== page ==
24. ^ "Brodie Wins Total Offense and NCAA Passing Titles". The Daily Sun (San Bernardino). December 14, 1956. p. 49 – via Newspapers.com. open access
  25. ^ a b c d e f g h i j k l m n o p q r s t u v w x y z aa ab ac ad ae af ag ah ai aj ak al am an ao ap aq ar as at au av aw ax ay az ba bb bc bd be "Year-by-Year Leaders and Records for Total Yards". SR/College Football. Sports Reference LLC. Retrieved February 5, 2018.
  26. ^ a b "Dick Bass Dominates Statistics". Tucson Daily Citizen. December 10, 1958 – via Newspapers.com. open access(Bass was first player since 1937 to win football's triple crown in scoring, rushing and total offense; Duncan gained 1,406 yards in nine games, one less than Bass, to lead in yards per game)
  27. ^ "Uclan Averages 188.9 Yards a Game: Kilmer Officially Gains Crown in Total Offense". The Sun (San Bernardino). December 14, 1960. p. 10 – via Newspapers.com. open access
  28. ^ "Miller 2nd In Passing, Total Offense In Nation". The Daily Telegram (WI). November 29, 1961. p. 17 – via Newspapers.com. open access
  29. ^ "Wins Total Offense Title: Mira's Bid To Overtake Leader Falls Two Passes, Yards Short". Tucson Daily Citizen. December 17, 1963. p. 28 – via Newspapers.com. open access(Mira's yardage gained in 10 games)
  30. ^ "Rhome Set 16 New Marks; Morton 2nd Best Passer". Independent-Journal. December 8, 1964. p. 17 – via Newspapers.com. open access(confirming Rhome gained his 3,128 yards in 10 games in 1964)
  31. ^ "Tulsa Star Sets Five Grid Marks". The Daily Telegram. December 9, 1965. p. 1B – via Newspapers.com. open access(confirming Anderson gained his 3,343 yards in 10 games in 1965)
  32. ^ "Sal Olivas Leads In Total Offense". Las Cruces Sun-News. November 29, 1967. p. 9 – via Newspapers.com. open access
  33. ^ Red Cagle had 1403
  34. ^ http://library.la84.org/SportsLibrary/CFHSN/CFHSNv01/CFHSNv01n5b.pdf
  35. ^ https://books.google.com/books?id=dgKQCwAAQBAJ&pg=PA49
  36. ^ http://fs.ncaa.org/Docs/stats/football_records/2001football_finest.pdf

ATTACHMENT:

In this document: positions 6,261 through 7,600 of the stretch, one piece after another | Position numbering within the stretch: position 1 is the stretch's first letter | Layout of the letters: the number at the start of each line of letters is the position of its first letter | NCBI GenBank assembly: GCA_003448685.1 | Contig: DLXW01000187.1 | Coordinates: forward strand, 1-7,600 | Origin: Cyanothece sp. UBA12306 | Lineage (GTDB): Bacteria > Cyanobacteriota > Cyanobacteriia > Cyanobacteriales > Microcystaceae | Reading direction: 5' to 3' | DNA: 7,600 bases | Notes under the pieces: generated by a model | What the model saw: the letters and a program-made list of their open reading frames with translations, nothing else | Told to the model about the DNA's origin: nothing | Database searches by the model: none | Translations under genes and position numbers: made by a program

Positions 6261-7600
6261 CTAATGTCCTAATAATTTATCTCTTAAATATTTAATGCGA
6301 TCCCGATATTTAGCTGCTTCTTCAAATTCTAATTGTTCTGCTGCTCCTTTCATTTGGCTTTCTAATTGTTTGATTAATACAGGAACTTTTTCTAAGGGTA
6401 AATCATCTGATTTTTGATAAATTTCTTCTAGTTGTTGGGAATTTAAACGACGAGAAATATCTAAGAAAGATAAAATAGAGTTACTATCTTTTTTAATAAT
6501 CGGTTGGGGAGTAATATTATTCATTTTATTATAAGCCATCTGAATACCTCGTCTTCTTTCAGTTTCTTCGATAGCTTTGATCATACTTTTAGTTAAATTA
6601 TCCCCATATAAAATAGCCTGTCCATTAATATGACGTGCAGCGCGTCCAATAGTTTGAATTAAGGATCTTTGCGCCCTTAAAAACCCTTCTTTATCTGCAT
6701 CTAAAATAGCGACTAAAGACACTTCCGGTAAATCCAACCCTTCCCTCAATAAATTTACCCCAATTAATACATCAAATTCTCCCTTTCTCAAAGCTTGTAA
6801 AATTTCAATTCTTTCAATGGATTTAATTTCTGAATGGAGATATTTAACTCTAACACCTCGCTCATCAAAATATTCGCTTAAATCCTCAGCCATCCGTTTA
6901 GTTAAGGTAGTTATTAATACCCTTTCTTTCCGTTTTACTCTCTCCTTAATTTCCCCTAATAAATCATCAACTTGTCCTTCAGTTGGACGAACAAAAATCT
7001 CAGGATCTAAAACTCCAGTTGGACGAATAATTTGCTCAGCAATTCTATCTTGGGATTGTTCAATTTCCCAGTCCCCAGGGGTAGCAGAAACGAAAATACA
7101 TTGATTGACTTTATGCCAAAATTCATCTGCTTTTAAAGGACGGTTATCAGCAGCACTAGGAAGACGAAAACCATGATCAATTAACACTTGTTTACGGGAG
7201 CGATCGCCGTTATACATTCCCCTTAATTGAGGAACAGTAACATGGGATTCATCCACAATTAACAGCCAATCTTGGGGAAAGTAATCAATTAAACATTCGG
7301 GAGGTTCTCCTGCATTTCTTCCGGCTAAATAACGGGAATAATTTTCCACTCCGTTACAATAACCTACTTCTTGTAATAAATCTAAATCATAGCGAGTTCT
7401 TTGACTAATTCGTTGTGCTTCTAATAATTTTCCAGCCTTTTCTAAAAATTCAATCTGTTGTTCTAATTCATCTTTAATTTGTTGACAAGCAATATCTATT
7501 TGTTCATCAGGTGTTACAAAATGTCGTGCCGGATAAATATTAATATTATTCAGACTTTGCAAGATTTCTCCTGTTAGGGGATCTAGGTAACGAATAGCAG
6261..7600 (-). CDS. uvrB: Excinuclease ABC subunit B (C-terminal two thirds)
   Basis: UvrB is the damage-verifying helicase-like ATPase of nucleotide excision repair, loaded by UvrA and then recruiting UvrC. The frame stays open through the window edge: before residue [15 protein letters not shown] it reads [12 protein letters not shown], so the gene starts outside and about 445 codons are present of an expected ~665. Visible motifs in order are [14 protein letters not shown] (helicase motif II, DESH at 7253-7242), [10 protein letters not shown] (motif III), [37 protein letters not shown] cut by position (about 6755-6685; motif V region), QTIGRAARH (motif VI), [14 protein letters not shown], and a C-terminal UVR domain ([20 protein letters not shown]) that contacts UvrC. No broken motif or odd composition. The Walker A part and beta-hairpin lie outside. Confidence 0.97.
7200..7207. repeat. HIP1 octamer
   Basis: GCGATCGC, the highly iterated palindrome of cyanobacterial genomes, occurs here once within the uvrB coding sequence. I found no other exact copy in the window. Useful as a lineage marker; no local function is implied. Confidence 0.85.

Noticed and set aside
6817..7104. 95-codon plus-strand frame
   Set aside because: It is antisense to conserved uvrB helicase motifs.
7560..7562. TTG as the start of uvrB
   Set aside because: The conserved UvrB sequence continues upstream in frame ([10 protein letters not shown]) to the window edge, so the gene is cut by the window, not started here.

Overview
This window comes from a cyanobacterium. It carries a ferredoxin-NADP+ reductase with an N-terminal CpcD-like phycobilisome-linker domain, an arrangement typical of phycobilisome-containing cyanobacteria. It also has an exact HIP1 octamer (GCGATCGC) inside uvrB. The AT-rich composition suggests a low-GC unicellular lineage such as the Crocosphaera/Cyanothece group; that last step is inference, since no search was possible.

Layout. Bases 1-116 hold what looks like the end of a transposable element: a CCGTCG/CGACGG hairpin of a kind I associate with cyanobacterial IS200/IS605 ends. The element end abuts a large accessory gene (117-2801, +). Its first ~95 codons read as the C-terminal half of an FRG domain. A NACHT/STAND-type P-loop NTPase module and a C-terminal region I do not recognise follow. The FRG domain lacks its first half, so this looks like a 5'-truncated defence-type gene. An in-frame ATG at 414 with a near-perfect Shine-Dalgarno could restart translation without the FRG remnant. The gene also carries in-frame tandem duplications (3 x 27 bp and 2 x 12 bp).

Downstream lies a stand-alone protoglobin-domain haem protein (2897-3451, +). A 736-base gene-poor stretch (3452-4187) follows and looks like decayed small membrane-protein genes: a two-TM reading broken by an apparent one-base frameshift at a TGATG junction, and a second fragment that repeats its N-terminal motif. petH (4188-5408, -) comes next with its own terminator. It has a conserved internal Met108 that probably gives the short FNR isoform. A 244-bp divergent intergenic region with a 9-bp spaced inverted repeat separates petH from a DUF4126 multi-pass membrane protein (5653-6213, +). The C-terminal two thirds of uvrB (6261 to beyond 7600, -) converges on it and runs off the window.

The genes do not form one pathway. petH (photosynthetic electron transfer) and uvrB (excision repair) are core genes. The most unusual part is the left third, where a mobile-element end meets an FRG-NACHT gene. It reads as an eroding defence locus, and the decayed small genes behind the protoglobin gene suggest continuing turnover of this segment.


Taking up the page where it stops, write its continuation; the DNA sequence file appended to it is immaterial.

1947 Arizona Wildcats football team

The 1947 Arizona Wildcats football team represented the University of Arizona in the Border Conference during the 1947 college football season. In their seventh season under head coach Mike Casteel, the Wildcats compiled a 5–4–1 record (3–2 against Border opponents), finished in fourth place in the conference, and were outscored by their opponents, 241 to 233. The team captain was Fred Knez. The team played its home games in Arizona Stadium in Tucson, Arizona.

Fred Enke led the team with 1,406 passing yards (88 of 184 passing) and 538 net rushing yards on 146 carries. His combined tally of 1,944 yards of total offense was the best in the country. See List of NCAA major college football yearly total offense leaders.

Billy Anderson (quarterback)

Billy Guy Anderson (February 17, 1941 – April 11, 1996) was an American football quarterback who played professionally in the American Football League.

Bob Newman

Bob Newman (born c. 1938) was an American football player. He played college football for Washington State Cougars football team from 1956 to 1958. He ranked second behind John Brodie among NCAA major college players with 1,240 passing yards in 1956. In 10 games during the 1957 season, he completed 104 of 188 passes for 1,391 passing yards and 13 touchdowns, and he also compiled 1,444 yards of total offense. He led the NCAA major colleges that year in total offense and ranked second in passing yards. He also led the Pacific Coast Conference in 1957 in pass completions (104), pass completion percentage (55.3%), and passing touchdowns (13). Newman was unanimously selected as a first-team player on the Associated Press' 1957 All-Pacific Coast Conference football team. Newman was drafted by the San Francisco 49ers but did not make the team. He signed with the Oakland Raiders in September 1960. He was inducted into the Washington State Hall of Fame in 2011.

Chris Vargas

Chris Vargas (born January 29, 1971) is an American former gridiron football quarterback. He played in the Canadian Football League (CFL) for the Edmonton Eskimos, BC Lions and Winnipeg Blue Bombers. He played college football for the Nevada Wolf Pack.

Dave Hoppmann

Dave Hoppman (born c. 1942) was an American football player. He played for the Iowa State Cyclones football team. He was selected by the Football Writers Association of America as a first-team halfback on the 1962 College Football All-America Team. He also played for the Montreal Alouettes of the Canadian Football League in 1963 and 1964.

David Klingler

David Ryan Klingler (born February 17, 1969) is a former American football quarterback. He was drafted by the Cincinnati Bengals after a record setting career at the University of Houston, but is considered a bust for his lackluster NFL career. Klingler attended Stratford High School in Houston. Klingler is now an Associate Professor of Bible Exposition at Dallas Theological Seminary.

Dick Bass

Richard Lee Bass (March 15, 1937 – February 1, 2006) was an American football running back from who played for the Los Angeles Rams of the National Football League (NFL) from 1960 to 1969.

Dick Norman (American football)

Richard Michael "Dick" Norman (born September 14, 1938, in Downey, California) is a Stanford Athletics Hall of Fame inductee and former American football quarterback.